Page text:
In Maine, a small step toward peace
BY DAN KENNEDY
At the beginning of their three weeks of full immersion with Israeli and Palestinian teenagers, Noam and Aya are of two minds. Noam, 16, an Israeli, says he’s afraid that the Palestinians in the cabin where he’ll be staying may try to attack him. Aya, also 16, a Palestinian, is more defiant but no less contemptuous of the Other. "I’m not scared. They can’t do anything to me," she says.
In the end, they learn that they have much in common with those they had spent most of their young lives learning to demonize. It’s far from perfect — Aya, in particular, still insists that suicide bombers are "freedom fighters." But they begin to glimpse the possibility that both Israelis and Palestinians can — and should — live in peace.
Noam’s and Aya’s parallel stories are told in "My Enemy, My Friend: The Seeds of Peace Story," a half-hour documentary produced by New England Cable News that is making its debut this week. The program revolves around the Seeds of Peace camp in Otisville, Maine, where Israeli and Palestinian teens have come together every summer for the past 10 years. Begun by the late journalist John Wallach, the program was born of the hopefulness surrounding the Oslo accords of a decade ago. Though that optimism has given way to despair, Seeds of Peace lives on.
The documentary was written and produced by NECN executive editor Iris Adler, who followed Noam and Aya through the program last summer. It was a tumultuous time for Seeds of Peace. Wallach was dying of cancer; in fact, he passed away before filming could commence. Palestinian Authority president Yasser Arafat nearly pulled the Palestinian teens out of the program. And then, once the three-week session began, Israeli forces staged a raid in Gaza that killed a Hamas leader, which in turn led to a horrific suicide bombing at Hebrew University.
Still, through activities as benign as volleyball games and as intense as mediated "co-existence groups," the teens gradually came to see and understand their counterparts’ point of view, even if they were not ready to abandon their own. Even Aya, who had originally intended not to take part in a group tour of the US Holocaust Memorial Museum, in Washington, to protest what she saw as an overemphasis on the suffering of Jews, relents. "I’m against the Seeds of Peace policy at this point — not the Israeli kids," she says of her decision to take part.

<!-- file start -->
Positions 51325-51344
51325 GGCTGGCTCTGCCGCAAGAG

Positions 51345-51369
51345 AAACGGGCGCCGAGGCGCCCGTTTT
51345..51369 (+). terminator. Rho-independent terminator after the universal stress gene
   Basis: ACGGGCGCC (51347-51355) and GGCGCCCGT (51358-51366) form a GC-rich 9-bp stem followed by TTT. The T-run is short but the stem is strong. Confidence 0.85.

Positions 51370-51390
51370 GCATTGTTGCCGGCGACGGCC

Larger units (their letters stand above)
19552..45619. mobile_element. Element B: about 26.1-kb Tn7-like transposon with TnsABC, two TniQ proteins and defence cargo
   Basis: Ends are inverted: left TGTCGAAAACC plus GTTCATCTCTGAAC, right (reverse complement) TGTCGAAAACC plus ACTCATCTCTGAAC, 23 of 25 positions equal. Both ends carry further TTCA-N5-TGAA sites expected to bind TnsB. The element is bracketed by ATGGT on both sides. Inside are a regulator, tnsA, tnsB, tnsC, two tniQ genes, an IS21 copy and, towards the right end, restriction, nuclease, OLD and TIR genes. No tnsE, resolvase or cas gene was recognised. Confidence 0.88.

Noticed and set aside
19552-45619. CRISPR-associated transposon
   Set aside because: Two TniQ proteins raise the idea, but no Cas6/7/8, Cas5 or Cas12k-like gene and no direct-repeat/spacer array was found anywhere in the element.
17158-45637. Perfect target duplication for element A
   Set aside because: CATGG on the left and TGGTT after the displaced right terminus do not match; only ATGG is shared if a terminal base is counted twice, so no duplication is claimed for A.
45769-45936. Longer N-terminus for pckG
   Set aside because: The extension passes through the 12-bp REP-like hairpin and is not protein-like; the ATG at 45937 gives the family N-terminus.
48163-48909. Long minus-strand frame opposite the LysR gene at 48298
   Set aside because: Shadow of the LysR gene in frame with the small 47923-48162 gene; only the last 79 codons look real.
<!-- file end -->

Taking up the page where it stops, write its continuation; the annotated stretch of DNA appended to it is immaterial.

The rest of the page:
The question, of course, is how much good this does. More than 2000 teenagers have passed through Seeds of Peace during the past decade. Not all are Israelis and Palestinians; there have been Indians, Pakistanis, and Afghans as well.
Adler, for one, thinks that at least some of the kids return home with permanently changed attitudes. The teenagers who participate are from the elite classes, and many will be leaders in a few years. "I think it’s very powerful to be able to say that you have a friend on the other side," she says. "That has to have a subtle impact."
Some of the alumni are able to get together at the Seeds of Peace Center in East Jerusalem, where they can play basketball, perform in theatrical productions, and join co-existence groups. For those who can’t, there is the Internet. Adler says that Seeds of Peace’s online forum has been invaluable during times of crisis, when kids who’ve taken part in the program may feel isolated and alienated from their peers.
"I think the kids are pretty amazing. They purposely hit this age group because they’re not set yet in this jaded view of the world," Adler says. "They’re so open and so willing to question themselves and their families. They have such a maturity, I guess, because they live in this war zone."
The NECN documentary "My Enemy, My Friend: The Seeds of Peace Story" will be cablecast on Thursday at 8 p.m., Friday at 11:30 a.m., Saturday at 8:30 p.m., Sunday at 11:30 a.m. and 7 p.m., and next Thursday, May 22, at 7:30 p.m. For more information, go to www.necn.com/seeds.asp.
Issue Date: May 16 - 22, 2003
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